The report concedes that L’Oreal has some outstanding brands but accuses the company of focusing narrowly on earnings growth to the detriment of operating performance.
“We believe that L’Oreal has, for too long, been trading on past glories, with little reference to the current realities,” said senior analyst and report author Andrew Wood.
Excessive focus on earnings growth
The report claims that by concentrating on the maintenance of earnings growth of over 10 percent L’Oreal has failed to make the investment necessary to feed sales growth.
Spending on advertising and promotion has dropped as a percentage of sales in five of the last seven semesters and research and development expenditure has also fallen as a percentage of sales. Meanwhile, L’Oreal’s peers have increased their spending.
The report also criticised the company’s move away from small and targeted bolt-on buys to US professional distribution and retail with The Body Shop acquisition.
Paying for past mismanagement with poor sales figures
Bernstein Research said the world’s biggest cosmetics company is now suffering the consequences of this strategy in declining sales growth.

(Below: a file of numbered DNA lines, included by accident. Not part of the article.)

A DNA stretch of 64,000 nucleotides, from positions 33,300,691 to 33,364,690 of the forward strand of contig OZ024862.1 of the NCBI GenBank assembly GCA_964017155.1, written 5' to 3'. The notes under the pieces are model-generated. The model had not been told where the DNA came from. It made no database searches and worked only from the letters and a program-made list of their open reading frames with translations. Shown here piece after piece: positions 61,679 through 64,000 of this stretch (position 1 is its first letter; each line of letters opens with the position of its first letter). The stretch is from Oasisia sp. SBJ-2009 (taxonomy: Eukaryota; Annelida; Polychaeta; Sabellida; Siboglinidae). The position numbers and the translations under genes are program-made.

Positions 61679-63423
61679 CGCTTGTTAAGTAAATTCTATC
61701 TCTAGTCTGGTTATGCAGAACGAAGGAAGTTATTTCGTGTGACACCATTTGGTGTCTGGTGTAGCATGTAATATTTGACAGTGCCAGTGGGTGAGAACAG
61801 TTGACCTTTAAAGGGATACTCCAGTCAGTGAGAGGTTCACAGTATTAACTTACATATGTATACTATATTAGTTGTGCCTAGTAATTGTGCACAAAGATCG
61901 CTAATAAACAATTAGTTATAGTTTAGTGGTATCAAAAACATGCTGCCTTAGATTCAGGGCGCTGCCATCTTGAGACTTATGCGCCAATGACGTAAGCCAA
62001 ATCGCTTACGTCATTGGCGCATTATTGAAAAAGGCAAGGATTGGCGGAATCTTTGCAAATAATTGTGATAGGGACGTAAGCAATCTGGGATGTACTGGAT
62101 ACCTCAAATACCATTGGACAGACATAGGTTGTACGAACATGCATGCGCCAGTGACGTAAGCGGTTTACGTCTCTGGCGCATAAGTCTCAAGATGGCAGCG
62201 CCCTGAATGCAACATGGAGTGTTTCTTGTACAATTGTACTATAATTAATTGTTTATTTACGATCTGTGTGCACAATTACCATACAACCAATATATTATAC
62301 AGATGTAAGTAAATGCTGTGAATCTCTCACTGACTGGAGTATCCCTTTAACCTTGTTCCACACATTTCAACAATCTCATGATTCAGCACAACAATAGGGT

L’Oreal has already seen a slowdown in top line expansion in recent times with organic growth for the past 5 years averaging out at 5.7 per cent compared with 8.5 per cent for the five previous years. The company has also missed sales targets in three out of the last four years.
In the increasingly challenging retail market, Bernstein Research predicted that in the soon to be released figures for the final quarter of 2008, sales growth could be as low as 2.1 per cent.
Looking to the year ahead, the report said L’Oreal should continue to struggle. Wood said the combination of mismanagement and the difficult market environment would lead to poor operating performance for the short and medium-term.
However, Wood said: “We do believe that management is beginning to realise that it needs to invest much more strongly behind its business in order to regenerate growth.”